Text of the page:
Then, we must work within what God has given us. She calls it blooming. We bloom where we are planted as we develop our lives using our God-given talents, abilities, and resources. The goal is to make a good life and to be a benefit to those around us. We are to make things better where we are. We certainly cannot make things better where we are not, so wishing for a different set of circumstances or to be someone different is a waste of energy. Instead, we are wisest to receive what God has given us and do our best. 

I have found that when I accept who I am and content myself that I am perfectly designed for what God wants to accomplish in my life, I am more thankful, productive, and creative. We can certainly see these qualities in the late Queen. She accepted her God-given role and used her entire life to fulfill it, saying, "I know that the only way to live my life is to try to do what is right, to take the long view, to give of my best in all that the day brings, and to put my trust in God."

As Christians, we are not left alone to work this all out. We have the promises of God to claim, scripture for directives, and the Spirit of God to point us to the truth. Queen Elizabeth spoke many times about her faith and reliance upon God. We cannot judge her heart, but her actions reveal a woman of faith.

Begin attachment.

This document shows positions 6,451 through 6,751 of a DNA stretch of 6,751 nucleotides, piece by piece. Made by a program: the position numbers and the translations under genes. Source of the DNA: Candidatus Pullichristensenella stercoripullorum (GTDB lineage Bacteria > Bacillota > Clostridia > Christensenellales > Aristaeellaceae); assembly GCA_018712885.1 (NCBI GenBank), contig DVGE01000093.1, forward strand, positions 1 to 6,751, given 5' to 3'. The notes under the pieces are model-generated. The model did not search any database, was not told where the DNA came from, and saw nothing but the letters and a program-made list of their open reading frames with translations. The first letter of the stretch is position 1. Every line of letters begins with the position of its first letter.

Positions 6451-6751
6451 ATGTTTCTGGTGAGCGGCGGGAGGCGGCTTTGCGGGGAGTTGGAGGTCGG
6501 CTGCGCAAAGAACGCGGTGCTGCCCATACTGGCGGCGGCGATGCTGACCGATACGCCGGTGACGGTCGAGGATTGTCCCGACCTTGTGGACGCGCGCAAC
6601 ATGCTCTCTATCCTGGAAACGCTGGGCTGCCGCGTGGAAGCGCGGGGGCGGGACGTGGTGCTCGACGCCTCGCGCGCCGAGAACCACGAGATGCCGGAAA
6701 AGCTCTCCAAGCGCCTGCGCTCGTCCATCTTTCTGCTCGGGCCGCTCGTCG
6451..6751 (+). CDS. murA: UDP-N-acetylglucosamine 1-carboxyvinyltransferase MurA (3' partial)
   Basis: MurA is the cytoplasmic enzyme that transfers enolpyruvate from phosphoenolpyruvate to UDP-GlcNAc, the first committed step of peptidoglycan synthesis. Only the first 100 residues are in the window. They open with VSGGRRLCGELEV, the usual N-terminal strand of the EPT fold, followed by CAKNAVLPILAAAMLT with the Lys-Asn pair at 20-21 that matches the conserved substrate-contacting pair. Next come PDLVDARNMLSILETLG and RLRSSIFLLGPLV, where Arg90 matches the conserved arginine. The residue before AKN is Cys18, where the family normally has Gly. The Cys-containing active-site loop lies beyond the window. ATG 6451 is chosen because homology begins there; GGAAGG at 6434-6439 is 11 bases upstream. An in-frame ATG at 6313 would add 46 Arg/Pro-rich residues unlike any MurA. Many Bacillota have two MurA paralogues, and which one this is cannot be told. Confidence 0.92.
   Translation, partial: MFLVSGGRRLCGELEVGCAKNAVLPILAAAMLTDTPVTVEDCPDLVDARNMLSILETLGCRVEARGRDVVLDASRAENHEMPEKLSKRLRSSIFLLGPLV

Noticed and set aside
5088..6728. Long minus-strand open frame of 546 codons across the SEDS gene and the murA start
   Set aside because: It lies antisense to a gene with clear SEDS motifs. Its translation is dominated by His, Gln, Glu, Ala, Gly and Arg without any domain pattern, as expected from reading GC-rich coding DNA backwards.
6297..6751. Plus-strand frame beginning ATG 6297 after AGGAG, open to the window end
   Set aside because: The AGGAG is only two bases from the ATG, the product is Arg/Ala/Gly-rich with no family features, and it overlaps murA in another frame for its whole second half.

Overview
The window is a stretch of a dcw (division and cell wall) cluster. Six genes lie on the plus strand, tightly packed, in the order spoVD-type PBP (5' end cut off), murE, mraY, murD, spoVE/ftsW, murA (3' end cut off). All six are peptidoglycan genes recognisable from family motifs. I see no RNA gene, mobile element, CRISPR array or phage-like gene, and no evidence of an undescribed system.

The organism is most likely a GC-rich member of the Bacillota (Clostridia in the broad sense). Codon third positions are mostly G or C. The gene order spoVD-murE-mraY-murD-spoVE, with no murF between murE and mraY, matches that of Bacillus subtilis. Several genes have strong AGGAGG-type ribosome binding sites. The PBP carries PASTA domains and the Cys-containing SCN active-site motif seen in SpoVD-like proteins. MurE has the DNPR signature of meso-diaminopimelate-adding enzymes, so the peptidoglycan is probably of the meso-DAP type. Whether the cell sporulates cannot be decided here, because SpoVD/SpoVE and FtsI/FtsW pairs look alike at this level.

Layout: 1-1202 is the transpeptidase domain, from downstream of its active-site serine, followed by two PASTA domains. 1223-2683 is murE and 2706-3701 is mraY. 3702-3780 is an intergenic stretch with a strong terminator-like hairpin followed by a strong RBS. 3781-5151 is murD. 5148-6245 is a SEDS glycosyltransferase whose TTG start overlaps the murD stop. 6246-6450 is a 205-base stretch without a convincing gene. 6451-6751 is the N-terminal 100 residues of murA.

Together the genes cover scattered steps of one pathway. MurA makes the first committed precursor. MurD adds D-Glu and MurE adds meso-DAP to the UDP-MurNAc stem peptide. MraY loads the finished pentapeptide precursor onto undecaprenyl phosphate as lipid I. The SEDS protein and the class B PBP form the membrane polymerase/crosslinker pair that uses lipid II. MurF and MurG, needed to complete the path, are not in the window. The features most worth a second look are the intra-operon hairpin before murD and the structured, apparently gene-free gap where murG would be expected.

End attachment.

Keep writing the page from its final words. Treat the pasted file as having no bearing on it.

Finally, Elizabeth George says we should do something useful. We are not here to simply fill space or be takers. We are here to give, to serve God and others. The first two commandments teach us precisely that. Love God, and love others. 

Dear friend, with the passing of our Queen, we would all do well to examine our own lives. Do we understand God placed us here for a purpose? Do we make it our life's goal to improve things around us, to make life better? Are we blooming where we are planted? Are we claiming the promises of God and relying on Him in all we do? And are we actively loving and serving God. Finally, are we genuinely loving others?

A - Acknowledge God's Hand
B - Bloom where you are.
C - Claim and concentrate on the promises of God
D - Do something useful - serve God and others

Tuesday, September 6, 2022

Week Thirty-Six - Dud Days

Ever had a dud day? A day when you feel totally blah? There is no apparent reason; nothing is wrong, but nothing is right. You just don't care. Nothing makes sense, and you're not bothered to think anything through? When if you do think, it turns to worry, frustration and fear, so distractions are a better option. When prayer feels like silence and nothing holds any joy.